An Analysis of McDuffie’s Exploration of Horne’s Thesis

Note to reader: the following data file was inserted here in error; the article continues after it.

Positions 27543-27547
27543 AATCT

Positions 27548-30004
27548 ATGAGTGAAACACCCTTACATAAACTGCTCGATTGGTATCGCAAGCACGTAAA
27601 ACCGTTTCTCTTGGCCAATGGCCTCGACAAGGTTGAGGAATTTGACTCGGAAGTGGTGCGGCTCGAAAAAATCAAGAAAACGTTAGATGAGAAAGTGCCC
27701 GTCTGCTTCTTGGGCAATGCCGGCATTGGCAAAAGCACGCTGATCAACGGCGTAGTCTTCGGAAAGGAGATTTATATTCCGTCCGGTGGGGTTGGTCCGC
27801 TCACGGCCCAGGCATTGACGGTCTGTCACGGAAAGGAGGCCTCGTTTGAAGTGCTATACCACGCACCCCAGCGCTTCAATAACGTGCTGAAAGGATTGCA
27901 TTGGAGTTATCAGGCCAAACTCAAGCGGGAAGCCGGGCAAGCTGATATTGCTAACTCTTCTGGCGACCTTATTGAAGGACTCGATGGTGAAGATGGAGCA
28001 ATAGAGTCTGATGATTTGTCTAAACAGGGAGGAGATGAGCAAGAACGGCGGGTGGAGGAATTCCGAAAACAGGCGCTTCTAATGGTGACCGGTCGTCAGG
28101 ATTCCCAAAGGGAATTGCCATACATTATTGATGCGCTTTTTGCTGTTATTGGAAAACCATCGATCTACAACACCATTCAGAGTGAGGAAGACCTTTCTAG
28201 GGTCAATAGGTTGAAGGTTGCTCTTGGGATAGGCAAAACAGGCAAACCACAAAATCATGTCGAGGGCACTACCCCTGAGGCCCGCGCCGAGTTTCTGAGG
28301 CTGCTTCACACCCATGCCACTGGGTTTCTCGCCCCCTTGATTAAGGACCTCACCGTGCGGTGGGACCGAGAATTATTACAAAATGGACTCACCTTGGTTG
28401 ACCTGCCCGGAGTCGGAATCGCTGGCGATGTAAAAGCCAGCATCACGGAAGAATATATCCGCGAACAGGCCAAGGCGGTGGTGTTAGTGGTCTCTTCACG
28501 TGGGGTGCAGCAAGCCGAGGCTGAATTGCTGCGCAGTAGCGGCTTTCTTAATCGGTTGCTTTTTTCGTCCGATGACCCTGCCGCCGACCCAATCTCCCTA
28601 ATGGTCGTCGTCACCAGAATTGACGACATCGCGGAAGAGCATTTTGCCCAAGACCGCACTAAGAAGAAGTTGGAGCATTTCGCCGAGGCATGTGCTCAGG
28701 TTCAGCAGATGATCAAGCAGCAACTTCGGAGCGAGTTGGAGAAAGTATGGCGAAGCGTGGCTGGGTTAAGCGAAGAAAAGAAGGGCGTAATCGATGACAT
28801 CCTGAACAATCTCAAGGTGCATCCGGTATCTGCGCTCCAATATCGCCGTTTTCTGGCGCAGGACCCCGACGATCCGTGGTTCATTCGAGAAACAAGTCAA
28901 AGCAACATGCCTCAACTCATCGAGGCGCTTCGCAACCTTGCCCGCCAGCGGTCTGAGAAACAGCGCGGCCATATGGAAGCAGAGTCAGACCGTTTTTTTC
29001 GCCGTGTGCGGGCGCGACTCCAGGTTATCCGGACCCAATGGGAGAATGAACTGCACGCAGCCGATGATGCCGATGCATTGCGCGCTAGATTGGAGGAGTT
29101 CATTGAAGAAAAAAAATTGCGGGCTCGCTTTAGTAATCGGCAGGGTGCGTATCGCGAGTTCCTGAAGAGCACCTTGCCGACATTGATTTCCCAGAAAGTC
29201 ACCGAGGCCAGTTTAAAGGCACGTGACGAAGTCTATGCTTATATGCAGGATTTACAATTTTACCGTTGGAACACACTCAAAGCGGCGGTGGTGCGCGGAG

Two of the key characteristics that characterize the majority of people during the Cold War were fear and hate. The felt fear of the enemy; they feared their own inability to protect themselves in the face of nuclear war. The lack of knowledge that the American people possessed lead to a distinctly overwhelming sense of fear causing people to retreat into themselves, their communities, and their countries resulting in over demonstrated nationalism. They had a very particular version in their own minds of what was considered to be “proper” and “civilized” creating a very overarching mentality that it was the idealized American versus the unknown. Those who didn’t fit the idealized American persona, like African Americans, were thrown in with the uncivilized socialists and communists. The adjacent nature of the Red Scare and fear of the Civil Rights Movement grew out of the perfectionist nature of American society at the time. McDuffie’s analysis that the Civil Rights Movement mirrored the values of the socialist movement reflects a different aspect of Cold War socialism that was not previously understood. Did Du Bois turn more towards socialist rather than capitalist ideals in his later years as a belief that socialism did truly present the means to equality?

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